Electronic Arts, in the past, has been leading the charge for advertisements in games. Anyone remember EA’s Fight Night: Round 3? Or should I say Burger King Presents: Fight Night Round 3. The level of advertising in that game alone should be enough of a warning to prospective owners of EA -published games.
While EA promises to never sell the spyware-like information collected by its service, it doesn’t promise to not use the data when negotiating with third parties. Electronic Arts could easily use all of the data collected to figure out how to best approach and evaluate potential ad investors. EA could even use this data as leverage concerning potential revenues from advertisers.
Many would argue TV networks constantly monitor ad revenue that certain shows bring as well as evaluating the share that each show captures. However, CBS doesn’t monitor your DVD collection, your DVR, or your TV watching behavior on a person to person basis. It is a very meta industry, and this sort of monitoring would be impossible without some sort of software installed that would transmit personal data directly to CBS headquarters.
And this is yet another problem with this entire plan by EA to ultimately control how, when and in what manner we enjoy their products. Origin is basically spyware. It transmits personal data back to a source that benefits from it, monetarily. It monitors everything you do and use at your personal computer, and will use that as leverage in every future dealing concerning publishing for the PC.
EA has a right to protect itself from piracy. While I disagree that piracy is the biggest problem in the industry for publishers, I agree that it is a minor annoyance and that publishers have the right to have their games bought and not stolen. But Origin goes too far for its anti-piracy measures.
For the sake of argument, let’s say I pirated Mass Effect 2, one of my favorite games in recent years. Let’s imagine that I have this pirated copy installed and actively play it from time to time. This copy is older than Origin and is pirated, so odds are that Origin will not be required.
I now install Origin so that I can get NHL 12 or Dragon Age II. Origin actively scans my PC to see what games I have installed, how much time I play them, and my overall behavior when it comes to PC gaming. By agreeing to Origin’s EULA, does this entitle EA to search my system for pirated games?
No. Or at least, it shouldn’t.
In recent years the scale of DRM has grown dramatically. From ridiculous outfits like Origin, to outright insane “always-on” DRM protection (thanks, Ubisoft), it seems that Digital Rights Management will only get bigger, and more intrusive. I do not think that EA should be able to scan my system for pirated games. And this isn’t an argument for piracy, it’s an argument for privacy.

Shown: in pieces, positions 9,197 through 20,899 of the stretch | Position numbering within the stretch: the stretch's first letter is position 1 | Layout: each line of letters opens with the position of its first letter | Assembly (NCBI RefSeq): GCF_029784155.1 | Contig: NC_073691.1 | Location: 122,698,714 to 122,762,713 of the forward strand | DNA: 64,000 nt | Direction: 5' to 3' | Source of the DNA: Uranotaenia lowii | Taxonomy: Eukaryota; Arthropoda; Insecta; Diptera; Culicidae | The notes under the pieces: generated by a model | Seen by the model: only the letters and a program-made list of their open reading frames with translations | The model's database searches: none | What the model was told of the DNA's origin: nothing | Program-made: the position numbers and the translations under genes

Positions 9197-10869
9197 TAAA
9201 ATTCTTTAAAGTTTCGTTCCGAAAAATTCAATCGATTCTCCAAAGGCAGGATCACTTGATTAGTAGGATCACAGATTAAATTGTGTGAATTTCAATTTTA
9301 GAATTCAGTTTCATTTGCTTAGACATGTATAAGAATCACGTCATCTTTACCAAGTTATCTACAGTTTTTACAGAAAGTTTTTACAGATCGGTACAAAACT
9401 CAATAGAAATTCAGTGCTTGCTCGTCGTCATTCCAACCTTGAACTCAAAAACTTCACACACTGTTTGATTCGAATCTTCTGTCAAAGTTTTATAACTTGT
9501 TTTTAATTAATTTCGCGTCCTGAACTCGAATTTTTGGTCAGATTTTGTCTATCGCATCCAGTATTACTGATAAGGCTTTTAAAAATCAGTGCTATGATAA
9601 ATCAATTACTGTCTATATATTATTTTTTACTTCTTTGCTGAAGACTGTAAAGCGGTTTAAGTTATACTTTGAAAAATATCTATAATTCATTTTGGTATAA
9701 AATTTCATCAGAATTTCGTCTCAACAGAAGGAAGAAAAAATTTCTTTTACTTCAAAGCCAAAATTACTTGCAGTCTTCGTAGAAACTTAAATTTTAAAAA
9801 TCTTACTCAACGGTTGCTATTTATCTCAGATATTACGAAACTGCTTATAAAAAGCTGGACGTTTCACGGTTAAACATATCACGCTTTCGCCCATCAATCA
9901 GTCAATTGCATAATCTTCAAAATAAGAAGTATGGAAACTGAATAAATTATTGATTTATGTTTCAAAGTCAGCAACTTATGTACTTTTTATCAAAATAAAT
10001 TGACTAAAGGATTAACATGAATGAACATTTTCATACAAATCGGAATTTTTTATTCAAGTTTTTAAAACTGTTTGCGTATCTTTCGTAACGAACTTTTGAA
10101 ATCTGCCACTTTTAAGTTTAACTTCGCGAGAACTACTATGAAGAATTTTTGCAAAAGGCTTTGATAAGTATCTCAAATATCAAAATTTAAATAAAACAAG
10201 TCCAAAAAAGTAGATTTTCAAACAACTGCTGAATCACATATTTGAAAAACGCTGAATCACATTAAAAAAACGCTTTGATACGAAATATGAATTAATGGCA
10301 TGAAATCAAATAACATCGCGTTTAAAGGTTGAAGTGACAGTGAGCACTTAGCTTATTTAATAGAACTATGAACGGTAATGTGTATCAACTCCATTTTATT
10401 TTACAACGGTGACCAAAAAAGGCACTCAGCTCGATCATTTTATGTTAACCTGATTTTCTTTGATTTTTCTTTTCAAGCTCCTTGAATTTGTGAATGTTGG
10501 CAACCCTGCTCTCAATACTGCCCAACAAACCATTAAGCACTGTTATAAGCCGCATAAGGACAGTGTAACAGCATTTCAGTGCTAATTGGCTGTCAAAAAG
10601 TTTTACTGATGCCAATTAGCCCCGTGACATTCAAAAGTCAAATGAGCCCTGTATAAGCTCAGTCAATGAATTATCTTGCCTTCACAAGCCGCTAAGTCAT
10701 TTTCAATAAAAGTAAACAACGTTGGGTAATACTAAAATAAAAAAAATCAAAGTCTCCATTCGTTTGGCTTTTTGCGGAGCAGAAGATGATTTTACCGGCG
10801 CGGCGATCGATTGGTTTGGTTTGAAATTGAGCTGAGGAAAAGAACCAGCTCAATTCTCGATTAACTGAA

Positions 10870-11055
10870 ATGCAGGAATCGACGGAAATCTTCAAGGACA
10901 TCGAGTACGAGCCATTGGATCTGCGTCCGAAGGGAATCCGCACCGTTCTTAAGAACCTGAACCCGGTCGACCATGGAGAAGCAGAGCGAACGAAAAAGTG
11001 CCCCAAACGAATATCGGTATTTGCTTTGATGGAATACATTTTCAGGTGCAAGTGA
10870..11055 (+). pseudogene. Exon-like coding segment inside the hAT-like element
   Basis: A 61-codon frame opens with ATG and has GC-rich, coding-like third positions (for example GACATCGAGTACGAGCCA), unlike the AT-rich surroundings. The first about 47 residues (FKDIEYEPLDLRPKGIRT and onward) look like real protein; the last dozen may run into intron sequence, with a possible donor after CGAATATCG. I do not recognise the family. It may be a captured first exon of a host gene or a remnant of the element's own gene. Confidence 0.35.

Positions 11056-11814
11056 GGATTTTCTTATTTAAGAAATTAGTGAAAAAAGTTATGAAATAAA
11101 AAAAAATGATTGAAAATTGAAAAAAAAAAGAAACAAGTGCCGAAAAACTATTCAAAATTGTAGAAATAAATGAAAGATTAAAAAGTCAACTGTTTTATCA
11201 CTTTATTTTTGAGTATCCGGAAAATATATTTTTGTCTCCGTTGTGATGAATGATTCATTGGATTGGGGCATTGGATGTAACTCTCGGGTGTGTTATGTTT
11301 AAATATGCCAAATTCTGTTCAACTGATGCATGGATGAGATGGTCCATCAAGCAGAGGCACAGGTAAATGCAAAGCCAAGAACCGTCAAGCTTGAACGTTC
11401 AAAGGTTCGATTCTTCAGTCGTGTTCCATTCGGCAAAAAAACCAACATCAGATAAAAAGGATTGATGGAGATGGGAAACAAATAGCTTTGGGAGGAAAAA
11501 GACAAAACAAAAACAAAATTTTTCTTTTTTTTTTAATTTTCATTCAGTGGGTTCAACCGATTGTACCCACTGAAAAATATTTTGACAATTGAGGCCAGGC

As a U.S. Citizen, I have the right to private, or personal property. There is a line between IP protection and invasive searches. This is a line that those agreeable to the EULA are willingly allowing EA to cross.
I’m planning on buying Battlefield 3 when it launches. I am a huge fan of the series and I play Battlefield: Bad Company 2 almost religiously. I also play, and will be playing, this series on my Xbox 360. EA can feel free to scan my 360 hard drive to their heart’s content. I have some saved games, some Rock Band tracks, and some demos.
EA cannot and will never scan my PC.
My iMac is my personal property. It’s full of games and movies and music that I have acquired over the years. EA does not need to have a journal of my life on my PC; it isn’t necessary, and it’s wrong. They do not need to track my ip “anonymously”, and they certainly don’t need to know where I live to feed me advertising I don’t want and didn’t ask for.
EA, I’m never going to download Origin on my PC. Ever. You publish some great games, some of which I’ll buy, but for consoles. I would urge everyone else to do the same, at least until Electronic Arts learns that they exist solely because gamers buy their products. They’ve lost their way and they need us to help them find it.
Also, I didn’t pirate Mass Effect 2, I bought it for Xbox because that’s what the majority of gamers do. And that game is awesome.
The full text of the Origin EULA can be found here.
As always feel free to leave comments below. You can follow me on Twitter @JamesMcCaulley or email me at firstname.lastname@example.org